A Japanese holy woman is no Buddha pest at the K.

Royal Priestess 

A Japanese holy woman is no Buddha pest at the K.

In a season when the Royals have lost 60 percent of their games and fan enthusiasm has dropped lower than man-on-the-street interest in Bistate II, pumped-up fans are few and far between -- up to 13,000 miles, as it turns out.

Yoko Yamashita, an assistant Buddhist priestess since age fifteen, likes the team enough to have traveled from her home in an Okayama, Japan, temple last month to sit through seven Royals games.

"At all of the games I saw at the K, the team won," says Yamashita, now in her twenties. "How lucky I am!"

That means a Buddhist priestess was in the bleachers for seven of the nine victories in the Royals' longest winning streak in eight years. It seemed kind of supernatural. Especially after the Royals won one game when Raul Ibanez was struck with a pitch in the bottom of the tenth inning while the score was tied and the bases loaded.

Yamashita became a Royals fan when Mac Suzuki, a pitcher from Kobe, Japan, joined the Kansas City organization. At the Royals' official Web site, Yamashita and season-ticket holder Paula Marie began a long-distance friendship through Marie's frequent optimistic posts to discussion forums. "I'm a very positive person," Marie says. "She had read my posts on the Royals site and felt comfortable enough to e-mail me and start up a friendship."

Marie, who has owned and operated a belly-dancing telegram-messenger service in Kansas City for twenty years and uses a professional name as a decoy in case an obsessed customer attempts to seek her out away from work, hosted Yamashita when the priestess visited Kansas City in July.

"I love the beautiful city so much," Yamashita says. "I feel that place is full of vigor. People are so friendly and kind."

Kauffman Stadium is "elegant," Yamashita says. "I've never seen such a wonderful stadium. I learned at the K how baseball has a big, special power to unite people. This is one of the most important experiences in my life."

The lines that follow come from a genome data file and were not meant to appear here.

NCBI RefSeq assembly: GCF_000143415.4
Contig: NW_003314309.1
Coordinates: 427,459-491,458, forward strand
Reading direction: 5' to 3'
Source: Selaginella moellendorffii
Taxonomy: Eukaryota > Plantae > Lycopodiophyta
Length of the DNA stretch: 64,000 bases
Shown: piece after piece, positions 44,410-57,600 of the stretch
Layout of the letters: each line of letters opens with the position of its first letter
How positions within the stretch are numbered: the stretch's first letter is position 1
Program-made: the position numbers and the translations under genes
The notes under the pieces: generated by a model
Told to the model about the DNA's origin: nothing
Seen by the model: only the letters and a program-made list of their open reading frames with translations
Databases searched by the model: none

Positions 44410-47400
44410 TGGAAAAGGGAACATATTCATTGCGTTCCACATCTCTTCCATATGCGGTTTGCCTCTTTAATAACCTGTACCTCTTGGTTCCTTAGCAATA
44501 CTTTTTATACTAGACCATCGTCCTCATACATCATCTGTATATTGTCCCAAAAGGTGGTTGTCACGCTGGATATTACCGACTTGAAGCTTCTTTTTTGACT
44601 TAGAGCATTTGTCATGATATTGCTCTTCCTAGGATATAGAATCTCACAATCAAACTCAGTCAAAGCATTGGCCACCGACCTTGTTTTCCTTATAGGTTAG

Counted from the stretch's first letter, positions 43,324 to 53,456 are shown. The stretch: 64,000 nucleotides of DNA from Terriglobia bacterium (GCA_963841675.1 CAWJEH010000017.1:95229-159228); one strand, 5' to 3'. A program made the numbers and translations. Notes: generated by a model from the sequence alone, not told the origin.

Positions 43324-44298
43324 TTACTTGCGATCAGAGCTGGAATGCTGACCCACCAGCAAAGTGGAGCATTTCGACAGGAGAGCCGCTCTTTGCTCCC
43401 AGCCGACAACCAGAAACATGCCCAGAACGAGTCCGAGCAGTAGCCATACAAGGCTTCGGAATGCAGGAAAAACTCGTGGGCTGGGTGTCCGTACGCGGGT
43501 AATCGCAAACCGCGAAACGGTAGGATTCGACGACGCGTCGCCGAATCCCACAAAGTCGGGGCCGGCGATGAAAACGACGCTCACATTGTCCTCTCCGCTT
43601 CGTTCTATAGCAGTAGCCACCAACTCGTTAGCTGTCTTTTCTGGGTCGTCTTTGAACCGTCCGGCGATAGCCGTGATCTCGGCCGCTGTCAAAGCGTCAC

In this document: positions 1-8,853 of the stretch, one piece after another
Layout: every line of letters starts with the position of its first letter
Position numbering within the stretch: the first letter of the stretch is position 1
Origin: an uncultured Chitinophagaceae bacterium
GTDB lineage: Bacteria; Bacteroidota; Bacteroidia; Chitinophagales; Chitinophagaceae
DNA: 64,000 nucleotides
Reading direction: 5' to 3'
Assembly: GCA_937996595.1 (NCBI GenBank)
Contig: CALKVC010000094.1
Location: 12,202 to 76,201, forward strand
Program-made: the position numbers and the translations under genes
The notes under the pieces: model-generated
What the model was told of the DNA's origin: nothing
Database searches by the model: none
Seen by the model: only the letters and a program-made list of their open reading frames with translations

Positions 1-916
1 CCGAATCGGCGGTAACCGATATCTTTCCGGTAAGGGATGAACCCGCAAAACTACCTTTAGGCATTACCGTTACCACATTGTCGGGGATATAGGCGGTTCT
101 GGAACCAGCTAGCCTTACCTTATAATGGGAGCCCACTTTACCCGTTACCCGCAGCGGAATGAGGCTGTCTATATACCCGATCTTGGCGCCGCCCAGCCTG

Yamashita's father was a big fan of the Tokyo Yomiuri Giants, but he died when she was fourteen years old. "He didn't influence my love of baseball at all," she says. "I bet he must be surprised so much in the heaven to know that his daughter started a fan site of the Major League Baseball team.

"I've never played baseball. I became a baseball fan when I was eighteen years old," Yamashita explains. "To tell the truth, I had no interests in baseball until that age because I was too busy to study when I was a student. In Japan, most children are forced to study so hard because of the competitive entrance examinations."

After graduating from high school, she had time to watch television, and baseball games became her favorite programming. She started attending Yokohama Taiyo Whales games. "I love to see a baseball game in a ballpark from the bottom of my heart," Yamashita says.

Despite the Royals' dismal performance when Yamashita is not in the stands, she plans on sticking with the team whether it wins, loses or cuts Suzuki. She hosts a Web site for Royals fans from Japan (www.geocities.co.jp/AthleteSamos/5539). She listens to the games on the Internet and is planning to publish an English-language Royals Web site.

The team would be better off, though, if she'd just move here. "Since she's a Buddhist priestess, I think she's in with the guy upstairs," quips Marie, deftly blending Eastern philosophy and Western colloquialism. "The Royals need to get her back here and hire her as a good luck charm."

But first she has to stop by the league's office and dispense some of that good karma to the owners and the players' union.

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